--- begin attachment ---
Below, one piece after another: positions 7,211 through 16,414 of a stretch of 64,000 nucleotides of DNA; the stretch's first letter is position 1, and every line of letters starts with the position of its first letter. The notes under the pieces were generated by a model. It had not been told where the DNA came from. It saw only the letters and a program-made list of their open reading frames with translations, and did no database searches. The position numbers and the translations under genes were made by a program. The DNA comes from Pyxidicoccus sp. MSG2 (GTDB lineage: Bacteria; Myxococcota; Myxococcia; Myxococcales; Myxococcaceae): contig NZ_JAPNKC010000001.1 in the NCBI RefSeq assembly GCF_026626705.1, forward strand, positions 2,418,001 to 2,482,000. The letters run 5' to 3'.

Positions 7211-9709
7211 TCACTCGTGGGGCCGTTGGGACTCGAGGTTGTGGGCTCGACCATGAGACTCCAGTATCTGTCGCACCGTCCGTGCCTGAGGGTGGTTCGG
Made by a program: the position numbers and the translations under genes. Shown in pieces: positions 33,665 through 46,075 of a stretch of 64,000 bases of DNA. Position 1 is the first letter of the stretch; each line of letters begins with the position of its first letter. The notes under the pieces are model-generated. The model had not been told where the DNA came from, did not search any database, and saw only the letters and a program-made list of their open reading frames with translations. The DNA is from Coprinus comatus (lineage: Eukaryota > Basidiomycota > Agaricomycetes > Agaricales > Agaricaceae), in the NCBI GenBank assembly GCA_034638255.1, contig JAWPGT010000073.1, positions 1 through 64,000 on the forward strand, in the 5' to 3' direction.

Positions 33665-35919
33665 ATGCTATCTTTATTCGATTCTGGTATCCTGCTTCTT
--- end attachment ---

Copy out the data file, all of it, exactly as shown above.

Below, one piece after another: positions 7,211 through 16,414 of a stretch of 64,000 nucleotides of DNA; the stretch's first letter is position 1, and every line of letters starts with the position of its first letter. The notes under the pieces were generated by a model. It had not been told where the DNA came from. It saw only the letters and a program-made list of their open reading frames with translations, and did no database searches. The position numbers and the translations under genes were made by a program. The DNA comes from Pyxidicoccus sp. MSG2 (GTDB lineage: Bacteria; Myxococcota; Myxococcia; Myxococcales; Myxococcaceae): contig NZ_JAPNKC010000001.1 in the NCBI RefSeq assembly GCF_026626705.1, forward strand, positions 2,418,001 to 2,482,000. The letters run 5' to 3'.

Positions 7211-9709
7211 TCACTCGTGGGGCCGTTGGGACTCGAGGTTGTGGGCTCGACCATGAGACTCCAGTATCTGTCGCACCGTCCGTGCCTGAGGGTGGTTCGG
Made by a program: the position numbers and the translations under genes. Shown in pieces: positions 33,665 through 46,075 of a stretch of 64,000 bases of DNA. Position 1 is the first letter of the stretch; each line of letters begins with the position of its first letter. The notes under the pieces are model-generated. The model had not been told where the DNA came from, did not search any database, and saw only the letters and a program-made list of their open reading frames with translations. The DNA is from Coprinus comatus (lineage: Eukaryota > Basidiomycota > Agaricomycetes > Agaricales > Agaricaceae), in the NCBI GenBank assembly GCA_034638255.1, contig JAWPGT010000073.1, positions 1 through 64,000 on the forward strand, in the 5' to 3' direction.

Positions 33665-35919
33665 ATGCTATCTTTATTCGATTCTGGTATCCTGCTTCTT